Leaving behind a wife and three children, bricklayer Kenny Hill up and moved to the gulf coast town of Chauvin, Louisiana in 1988. With less than 3,500 residents, the Cajun shrimping community along Bayou Petit Caillou was scarcely aware of the reclusive Hill when he began renting a plot of land there for $250 a year. While living out of a tent, he built a unique, one-room home and earned money as a construction worker. In 1990, he quietly began making sculpture, combining paint and cement with wire mesh. Within the decade, Hill made over 100 individual pieces of sculpture and an ornate lighthouse made with over 7,000 bricks.
Angels feature prominently throughout Hill's "Garden of Salvation" in a variety of forms. There are some angels who help while others condemn. Paths wind their way to visions of heaven and hell. Cowboys, New Orleans jazz musicians, angels with shrimping boots, and many self-portraits give the sculpture garden both a broad sense of Americana and a personal story of despair and redemption. His self-portrait on his lighthouse centerpiece [seen above] depicts Hill with a face half-white and half-black, denoting his own struggle with good and evil. Under a self-depicting sculpture of Hill with his heart bleeding, an inscription reads: "It is emty [sic]."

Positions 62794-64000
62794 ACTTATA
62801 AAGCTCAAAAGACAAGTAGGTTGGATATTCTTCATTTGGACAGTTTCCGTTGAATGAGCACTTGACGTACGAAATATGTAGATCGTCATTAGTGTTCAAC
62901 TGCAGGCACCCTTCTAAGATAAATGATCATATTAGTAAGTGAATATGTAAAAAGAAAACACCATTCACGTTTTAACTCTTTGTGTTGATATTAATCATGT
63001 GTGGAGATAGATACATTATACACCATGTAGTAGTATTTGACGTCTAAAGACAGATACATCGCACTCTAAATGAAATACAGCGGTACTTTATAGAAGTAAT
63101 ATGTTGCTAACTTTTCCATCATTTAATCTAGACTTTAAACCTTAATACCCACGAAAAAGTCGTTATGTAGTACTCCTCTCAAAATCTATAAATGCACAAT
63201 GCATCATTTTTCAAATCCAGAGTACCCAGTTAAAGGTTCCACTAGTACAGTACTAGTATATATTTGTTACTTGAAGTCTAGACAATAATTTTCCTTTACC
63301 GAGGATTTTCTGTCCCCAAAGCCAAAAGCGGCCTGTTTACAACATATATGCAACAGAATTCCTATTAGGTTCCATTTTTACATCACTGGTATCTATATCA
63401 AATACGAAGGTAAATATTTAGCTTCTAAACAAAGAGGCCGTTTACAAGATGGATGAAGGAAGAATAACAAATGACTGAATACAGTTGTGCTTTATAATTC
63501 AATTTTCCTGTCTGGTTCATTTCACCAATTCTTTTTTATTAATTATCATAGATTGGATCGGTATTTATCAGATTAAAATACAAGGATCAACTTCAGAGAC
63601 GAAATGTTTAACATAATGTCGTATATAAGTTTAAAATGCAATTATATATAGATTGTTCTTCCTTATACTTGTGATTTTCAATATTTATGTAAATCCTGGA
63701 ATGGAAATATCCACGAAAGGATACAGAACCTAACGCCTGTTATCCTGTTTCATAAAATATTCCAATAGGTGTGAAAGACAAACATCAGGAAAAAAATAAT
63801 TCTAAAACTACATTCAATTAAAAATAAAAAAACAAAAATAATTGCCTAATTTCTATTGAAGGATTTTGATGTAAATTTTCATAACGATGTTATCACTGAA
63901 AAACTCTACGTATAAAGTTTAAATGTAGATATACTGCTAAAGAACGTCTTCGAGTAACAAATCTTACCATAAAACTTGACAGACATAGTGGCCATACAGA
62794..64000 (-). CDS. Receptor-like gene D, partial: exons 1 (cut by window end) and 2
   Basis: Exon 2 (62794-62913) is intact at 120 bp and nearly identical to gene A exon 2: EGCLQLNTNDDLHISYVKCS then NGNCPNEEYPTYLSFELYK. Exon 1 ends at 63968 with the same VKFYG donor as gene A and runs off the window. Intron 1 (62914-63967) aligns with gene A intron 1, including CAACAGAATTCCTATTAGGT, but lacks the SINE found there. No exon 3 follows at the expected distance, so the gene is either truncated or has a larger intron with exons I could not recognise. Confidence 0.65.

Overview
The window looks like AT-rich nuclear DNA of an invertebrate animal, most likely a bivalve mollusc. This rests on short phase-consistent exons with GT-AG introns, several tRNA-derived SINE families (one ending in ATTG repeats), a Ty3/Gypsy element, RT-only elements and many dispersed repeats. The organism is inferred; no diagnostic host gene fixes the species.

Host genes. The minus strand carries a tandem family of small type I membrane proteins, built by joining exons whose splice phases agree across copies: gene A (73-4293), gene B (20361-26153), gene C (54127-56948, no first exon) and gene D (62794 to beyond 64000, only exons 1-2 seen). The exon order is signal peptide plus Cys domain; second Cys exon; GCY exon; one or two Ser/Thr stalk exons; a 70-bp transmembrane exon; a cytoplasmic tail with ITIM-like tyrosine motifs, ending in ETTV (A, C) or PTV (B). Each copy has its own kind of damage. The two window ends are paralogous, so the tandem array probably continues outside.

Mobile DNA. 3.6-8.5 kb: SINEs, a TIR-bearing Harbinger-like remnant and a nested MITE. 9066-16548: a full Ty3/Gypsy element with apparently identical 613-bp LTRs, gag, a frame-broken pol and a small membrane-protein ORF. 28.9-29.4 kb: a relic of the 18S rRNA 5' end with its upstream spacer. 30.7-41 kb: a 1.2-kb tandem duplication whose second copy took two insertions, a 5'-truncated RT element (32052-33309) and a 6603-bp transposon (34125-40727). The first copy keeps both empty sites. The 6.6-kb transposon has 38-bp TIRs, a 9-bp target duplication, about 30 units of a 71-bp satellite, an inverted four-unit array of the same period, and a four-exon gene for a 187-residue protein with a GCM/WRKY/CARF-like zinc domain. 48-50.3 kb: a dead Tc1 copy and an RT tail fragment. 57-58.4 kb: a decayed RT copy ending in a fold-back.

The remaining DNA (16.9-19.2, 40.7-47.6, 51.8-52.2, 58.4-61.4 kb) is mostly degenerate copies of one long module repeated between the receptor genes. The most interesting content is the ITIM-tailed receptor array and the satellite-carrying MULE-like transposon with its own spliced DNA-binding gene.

Around 2000, some who knew Hill said he'd lost faith in God, and with it, the desire to work on his creations. "This part of my life is done," he told one man. When parish officials demanded he clean up the property or leave, he disappeared overnight, leaving several works unfinished. When faculty from the Nicholls State Art Department visited the property, they found Hill had knocked the head off one of his Jesus statues, and left a note behind which read, "Hell is here, Welcome."
The sculpture garden has survived four major hurricanes in the ten years since Hill vanished. Neighbors who knew him say he's living in Arkansas with his brother. Others say he found a job overseas. The fact that there has been little damage to his Garden of Salvation is testament to Hill's superior craftsmanship. Within 30-50 years, the entire gulf coast of Louisiana will most certainly be underwater. There's always the chance that, some two hundred years hence, Hill's expression of his inner turmoil may be rediscovered largely intact in some future archaeological excavation of submerged Cajun country.